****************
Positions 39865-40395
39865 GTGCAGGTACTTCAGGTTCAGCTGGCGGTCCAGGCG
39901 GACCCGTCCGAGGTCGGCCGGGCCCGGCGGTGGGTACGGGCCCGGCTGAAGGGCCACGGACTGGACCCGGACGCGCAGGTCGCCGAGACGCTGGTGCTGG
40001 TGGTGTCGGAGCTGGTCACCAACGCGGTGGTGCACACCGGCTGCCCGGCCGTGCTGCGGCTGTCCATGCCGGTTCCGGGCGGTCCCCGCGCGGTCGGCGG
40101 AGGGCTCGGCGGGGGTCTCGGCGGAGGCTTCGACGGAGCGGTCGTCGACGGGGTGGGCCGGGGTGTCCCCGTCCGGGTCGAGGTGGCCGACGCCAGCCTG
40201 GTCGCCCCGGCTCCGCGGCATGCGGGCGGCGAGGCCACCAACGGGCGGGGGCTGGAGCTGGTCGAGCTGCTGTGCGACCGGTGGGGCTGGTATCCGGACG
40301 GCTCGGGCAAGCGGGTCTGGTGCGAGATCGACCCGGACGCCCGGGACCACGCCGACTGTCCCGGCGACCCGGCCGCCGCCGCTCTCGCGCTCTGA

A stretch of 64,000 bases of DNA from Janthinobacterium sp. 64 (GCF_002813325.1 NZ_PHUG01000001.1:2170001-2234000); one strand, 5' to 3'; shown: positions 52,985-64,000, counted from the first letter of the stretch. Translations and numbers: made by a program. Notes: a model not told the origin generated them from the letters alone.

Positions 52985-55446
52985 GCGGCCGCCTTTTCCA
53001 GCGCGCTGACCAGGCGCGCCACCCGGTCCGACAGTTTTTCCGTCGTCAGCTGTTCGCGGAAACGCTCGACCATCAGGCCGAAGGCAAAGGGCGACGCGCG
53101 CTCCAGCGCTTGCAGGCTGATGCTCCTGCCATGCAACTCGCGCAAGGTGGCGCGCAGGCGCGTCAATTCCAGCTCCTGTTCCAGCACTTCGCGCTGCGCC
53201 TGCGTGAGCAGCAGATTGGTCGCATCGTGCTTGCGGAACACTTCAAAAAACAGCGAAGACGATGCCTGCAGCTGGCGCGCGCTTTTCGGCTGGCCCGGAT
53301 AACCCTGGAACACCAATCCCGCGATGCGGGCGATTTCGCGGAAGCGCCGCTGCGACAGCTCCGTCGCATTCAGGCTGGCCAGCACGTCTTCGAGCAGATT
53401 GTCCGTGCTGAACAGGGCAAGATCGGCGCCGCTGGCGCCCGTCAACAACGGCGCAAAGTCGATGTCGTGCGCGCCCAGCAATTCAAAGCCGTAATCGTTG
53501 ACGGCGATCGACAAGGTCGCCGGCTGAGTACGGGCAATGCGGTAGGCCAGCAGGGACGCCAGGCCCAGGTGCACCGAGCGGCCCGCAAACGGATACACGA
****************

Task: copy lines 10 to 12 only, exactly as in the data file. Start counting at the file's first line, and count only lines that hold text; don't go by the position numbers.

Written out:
52985 GCGGCCGCCTTTTCCA
53001 GCGCGCTGACCAGGCGCGCCACCCGGTCCGACAGTTTTTCCGTCGTCAGCTGTTCGCGGAAACGCTCGACCATCAGGCCGAAGGCAAAGGGCGACGCGCG
53101 CTCCAGCGCTTGCAGGCTGATGCTCCTGCCATGCAACTCGCGCAAGGTGGCGCGCAGGCGCGTCAATTCCAGCTCCTGTTCCAGCACTTCGCGCTGCGCC